A step down from Scott Pilgrim

Once I chewed through every Scott Pilgrim book currently available, I felt a little bereft. What was I going to do? I couldn’t just jump into another graphic novel. What if it wasn’t funny enough? What if there wasn’t any magical-realismesque video game action? What if, what if it wasn’t any good?

Lucky for me the answer came in the form of a big box of graphic novels from Largehearted boy. In that treasure trove, I unearthed Lost At Sea, Bryan Lee O’Malley’s first book.

It was the perfect balm for my Scott Pilgrim withdrawal.

How so? Because it was the not so bad, not so good way to get over my Scottaholism.

Lost at Sea is a road trip graphic novel about four Canadian teens driving home from California. The star of the book is Raleigh, an intellectually gifted 18-year-old who has no soul. At least she doesn’t think she has a soul, she’s pretty sure a cat stole it when she was younger.

She happened upon this trio of classmates coincidence in California, where Raleigh was supposed to be visiting her estranged father but instead had hooked up with her Internet boyfriend.

What I liked about this one is that you can see glimpses of Scott Pilgrim in it. The friendships where affection is shown through acerbic wit and sarcasm, the floundering hero looking trying to come of age, and the littlest bit of music.

What I didn’t like about this one is that it feels really floaty. A lot of questions are brought up or insinuated but never fully explained or answered. At one point Raleigh vaguely mentions that her mother sold her (and her sisters) to a man in the very same Oregon town the group is stuck in after their car breaks down. Is this true? I can’t tell.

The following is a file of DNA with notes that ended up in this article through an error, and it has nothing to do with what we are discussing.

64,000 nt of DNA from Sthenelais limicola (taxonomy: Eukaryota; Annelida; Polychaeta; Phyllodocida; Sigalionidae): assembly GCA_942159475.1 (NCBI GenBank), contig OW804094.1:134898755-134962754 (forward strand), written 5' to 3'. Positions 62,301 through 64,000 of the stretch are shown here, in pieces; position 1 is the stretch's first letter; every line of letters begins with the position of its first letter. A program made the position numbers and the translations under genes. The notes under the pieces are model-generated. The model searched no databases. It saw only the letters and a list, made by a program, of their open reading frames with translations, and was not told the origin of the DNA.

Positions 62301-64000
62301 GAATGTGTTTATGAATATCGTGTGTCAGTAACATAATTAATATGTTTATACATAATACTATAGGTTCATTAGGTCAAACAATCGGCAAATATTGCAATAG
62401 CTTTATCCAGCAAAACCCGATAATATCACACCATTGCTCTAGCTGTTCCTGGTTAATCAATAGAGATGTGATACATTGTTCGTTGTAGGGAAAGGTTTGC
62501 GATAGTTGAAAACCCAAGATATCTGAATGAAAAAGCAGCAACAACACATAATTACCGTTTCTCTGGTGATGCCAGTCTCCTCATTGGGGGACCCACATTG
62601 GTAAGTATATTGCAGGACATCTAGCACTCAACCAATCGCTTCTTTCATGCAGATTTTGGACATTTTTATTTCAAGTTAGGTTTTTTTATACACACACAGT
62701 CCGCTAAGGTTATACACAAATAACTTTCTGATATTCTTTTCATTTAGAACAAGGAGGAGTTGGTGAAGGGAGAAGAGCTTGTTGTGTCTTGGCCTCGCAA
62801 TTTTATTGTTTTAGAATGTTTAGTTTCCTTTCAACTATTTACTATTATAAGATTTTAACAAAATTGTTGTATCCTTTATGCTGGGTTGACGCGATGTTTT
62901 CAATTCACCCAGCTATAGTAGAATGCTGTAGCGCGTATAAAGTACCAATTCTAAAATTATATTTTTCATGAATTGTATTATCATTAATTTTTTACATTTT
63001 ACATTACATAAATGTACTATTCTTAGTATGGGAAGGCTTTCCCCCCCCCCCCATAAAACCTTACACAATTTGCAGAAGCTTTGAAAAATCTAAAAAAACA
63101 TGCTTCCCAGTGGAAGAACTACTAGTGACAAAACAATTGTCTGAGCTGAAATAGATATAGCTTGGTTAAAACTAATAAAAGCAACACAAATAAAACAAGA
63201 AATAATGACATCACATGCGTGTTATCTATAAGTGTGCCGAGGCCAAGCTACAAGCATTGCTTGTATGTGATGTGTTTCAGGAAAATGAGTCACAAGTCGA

I’m not entirely sure what really happened with the Internet boyfriend either. Like I said it’s kind of floaty.

However, there is a scene towards the end of the book where the group is trying to capture stray cats in the hopes of helping Raleigh get her soul back. It’s beautiful, funny, and poignant. Probably worth the price of reading the book alone. It so perfectly captures the lengths true friends will go to when you’re in need.

This is one of those books I’d probably have adored when I was about twenty-two. There’s just something about the hopeless romanticism, the melodrama, and the what’s it all mean-ness of it that will appeal to young people who are at that point in their lives. Which, I guess, kind of makes sense, since the book is aimed at the late-teen crowd.

Like I said, it’s okay. There are worse ways to spend an hour. However, if you’re looking for a good step down from Scott Pilgrim while you wait the arrival of the last one, it’s absolutely perfect.

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